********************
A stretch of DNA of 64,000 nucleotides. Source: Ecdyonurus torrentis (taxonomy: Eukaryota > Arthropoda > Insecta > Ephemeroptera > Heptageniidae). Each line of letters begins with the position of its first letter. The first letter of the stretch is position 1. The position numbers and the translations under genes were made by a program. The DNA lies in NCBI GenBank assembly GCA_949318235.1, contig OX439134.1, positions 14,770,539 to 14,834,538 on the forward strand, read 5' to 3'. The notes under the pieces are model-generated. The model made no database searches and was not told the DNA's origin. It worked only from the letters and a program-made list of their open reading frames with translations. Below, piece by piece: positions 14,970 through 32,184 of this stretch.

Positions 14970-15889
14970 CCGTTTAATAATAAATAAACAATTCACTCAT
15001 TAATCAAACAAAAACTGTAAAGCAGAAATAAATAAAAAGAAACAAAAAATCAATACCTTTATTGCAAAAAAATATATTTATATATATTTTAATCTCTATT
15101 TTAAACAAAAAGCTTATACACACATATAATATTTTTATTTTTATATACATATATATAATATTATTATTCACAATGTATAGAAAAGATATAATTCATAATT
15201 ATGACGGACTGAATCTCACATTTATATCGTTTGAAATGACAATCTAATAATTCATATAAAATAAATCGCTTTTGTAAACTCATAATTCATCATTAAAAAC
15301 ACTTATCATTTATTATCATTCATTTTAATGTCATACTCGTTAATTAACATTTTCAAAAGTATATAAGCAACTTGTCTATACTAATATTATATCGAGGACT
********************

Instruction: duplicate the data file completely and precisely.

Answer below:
A stretch of DNA of 64,000 nucleotides. Source: Ecdyonurus torrentis (taxonomy: Eukaryota > Arthropoda > Insecta > Ephemeroptera > Heptageniidae). Each line of letters begins with the position of its first letter. The first letter of the stretch is position 1. The position numbers and the translations under genes were made by a program. The DNA lies in NCBI GenBank assembly GCA_949318235.1, contig OX439134.1, positions 14,770,539 to 14,834,538 on the forward strand, read 5' to 3'. The notes under the pieces are model-generated. The model made no database searches and was not told the DNA's origin. It worked only from the letters and a program-made list of their open reading frames with translations. Below, piece by piece: positions 14,970 through 32,184 of this stretch.

Positions 14970-15889
14970 CCGTTTAATAATAAATAAACAATTCACTCAT
15001 TAATCAAACAAAAACTGTAAAGCAGAAATAAATAAAAAGAAACAAAAAATCAATACCTTTATTGCAAAAAAATATATTTATATATATTTTAATCTCTATT
15101 TTAAACAAAAAGCTTATACACACATATAATATTTTTATTTTTATATACATATATATAATATTATTATTCACAATGTATAGAAAAGATATAATTCATAATT
15201 ATGACGGACTGAATCTCACATTTATATCGTTTGAAATGACAATCTAATAATTCATATAAAATAAATCGCTTTTGTAAACTCATAATTCATCATTAAAAAC
15301 ACTTATCATTTATTATCATTCATTTTAATGTCATACTCGTTAATTAACATTTTCAAAAGTATATAAGCAACTTGTCTATACTAATATTATATCGAGGACT